6 Replies to “First Cup of Coffee – December 21, 2020”

  1. I love Ursula and appreciated her story. The problem with so many TV shows and novies is they tend to deal with sexual assault of the women characters as motivation for the men characters, centering the guy’s feelings and need for vengeance. I have thoughts!

    1. So very true. The Woman in the Refrigerator trope is awful and needs to be killed with fire. But going the entire other direction and erasing sexual assault from fiction makes no sense either.

  2. I know some authors have publicly said they won’t write rape. One author is a survivor and has had people ask when [female character] was going to get raped. That’s messed up. It’s like it’s treated as a given that of course your spunky heroine needs to get taken down a notch or two or your shy heroine can only become strong through the vehicle of rape. It’s a problem when authors reach for it automatically as a way to traumatize female characters. As if there aren’t a number of different ways to traumatize someone without relying on rape.

    Are a lot of women assaulted in real life? Yes. Are authors in general good at depicting the trauma in a way that is realistic and doesn’t just fix it with a one-time application of magical healing sex? ¯\_(ツ)_/¯ Romance novels may shorten the time it takes to fall in love with someone for the sake of moving the story along and resolving things by the end of the book, delivering the agreed upon HEA. But doing that with trauma feels cheap. I’m willing to swallow Jane Doe finds Mr. Right immediately upon arrival to Small Town, USA but not that he can fix her issues with one horizontal mambo session.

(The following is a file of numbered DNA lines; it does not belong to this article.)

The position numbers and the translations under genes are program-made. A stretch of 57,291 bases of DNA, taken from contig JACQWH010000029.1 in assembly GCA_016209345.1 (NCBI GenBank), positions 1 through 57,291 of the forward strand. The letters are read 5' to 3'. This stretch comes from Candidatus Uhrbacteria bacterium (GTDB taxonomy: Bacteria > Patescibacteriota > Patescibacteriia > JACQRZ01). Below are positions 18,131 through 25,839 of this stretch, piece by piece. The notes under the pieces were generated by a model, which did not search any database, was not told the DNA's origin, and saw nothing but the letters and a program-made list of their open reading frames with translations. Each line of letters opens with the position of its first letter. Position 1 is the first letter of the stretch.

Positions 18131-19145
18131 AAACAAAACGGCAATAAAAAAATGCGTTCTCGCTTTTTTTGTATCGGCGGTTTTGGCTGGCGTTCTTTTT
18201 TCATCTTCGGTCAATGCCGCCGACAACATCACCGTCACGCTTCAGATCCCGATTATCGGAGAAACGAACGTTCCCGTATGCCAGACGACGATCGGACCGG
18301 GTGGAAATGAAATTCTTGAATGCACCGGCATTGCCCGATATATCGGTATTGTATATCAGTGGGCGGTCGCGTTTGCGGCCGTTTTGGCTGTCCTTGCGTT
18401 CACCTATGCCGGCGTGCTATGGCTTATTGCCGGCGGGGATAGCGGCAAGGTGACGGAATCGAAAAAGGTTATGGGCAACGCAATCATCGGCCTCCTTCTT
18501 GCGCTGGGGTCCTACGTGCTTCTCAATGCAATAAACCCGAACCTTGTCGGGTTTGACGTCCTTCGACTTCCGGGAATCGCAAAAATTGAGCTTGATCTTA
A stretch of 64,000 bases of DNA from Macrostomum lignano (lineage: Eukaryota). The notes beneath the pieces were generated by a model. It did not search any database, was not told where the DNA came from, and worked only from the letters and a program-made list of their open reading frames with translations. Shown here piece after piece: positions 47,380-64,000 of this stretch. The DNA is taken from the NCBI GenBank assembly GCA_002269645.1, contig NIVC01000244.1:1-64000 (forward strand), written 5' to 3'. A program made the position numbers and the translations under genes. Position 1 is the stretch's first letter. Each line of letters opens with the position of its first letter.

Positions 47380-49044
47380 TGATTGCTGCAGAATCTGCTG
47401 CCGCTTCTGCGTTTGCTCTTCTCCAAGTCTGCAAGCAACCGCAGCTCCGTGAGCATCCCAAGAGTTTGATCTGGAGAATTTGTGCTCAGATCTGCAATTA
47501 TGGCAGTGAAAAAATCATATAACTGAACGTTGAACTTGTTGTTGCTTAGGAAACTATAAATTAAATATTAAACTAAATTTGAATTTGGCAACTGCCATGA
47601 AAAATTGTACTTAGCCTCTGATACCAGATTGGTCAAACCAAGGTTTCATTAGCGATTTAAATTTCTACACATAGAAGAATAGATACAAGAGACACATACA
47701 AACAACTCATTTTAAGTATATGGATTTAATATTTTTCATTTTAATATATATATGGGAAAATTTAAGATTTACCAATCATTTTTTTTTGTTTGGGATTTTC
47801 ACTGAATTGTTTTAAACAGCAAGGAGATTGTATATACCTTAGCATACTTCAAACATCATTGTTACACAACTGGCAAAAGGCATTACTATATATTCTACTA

1. Not even if he has Magical Healing Peen??? But yes, I totally get your point and agree. I’d also argue that, just because something takes serious writer chops to portray doesn’t mean that we shouldn’t strive for it.

      On the “when will this character get raped?” question – UGH!! I can’t even with that one.

      1. Oh no, strive for it by all means provided it makes sense to include in the story! In hindsight, Ursula’s story runs along similar lines to McKinley’s Deerskin. Both are young women raped by their father the king who essentially gets put down like a rabid dog at the end of the story by his victim after he fails to acknowledge he did anything wrong. They’re both great books!

        I wonder if there was some sort of backlash to including gratuitous rape that people stopped doing it altogether? Or maybe people wanted less trauma in their escapism?

        1. I *loved* Robin McKinley’s DEERSKIN! I would say I was absolutely influenced by it. Thank you for the comparison 🙂
          I do think there was a “less trauma” backlash, because it got so pervasive for a while there. I think Library Addict is right that people (rightly) objected to that being used to motivate male characters. But I think there’s also the temptation, as always, to pretend that this is not a reality of our lives.

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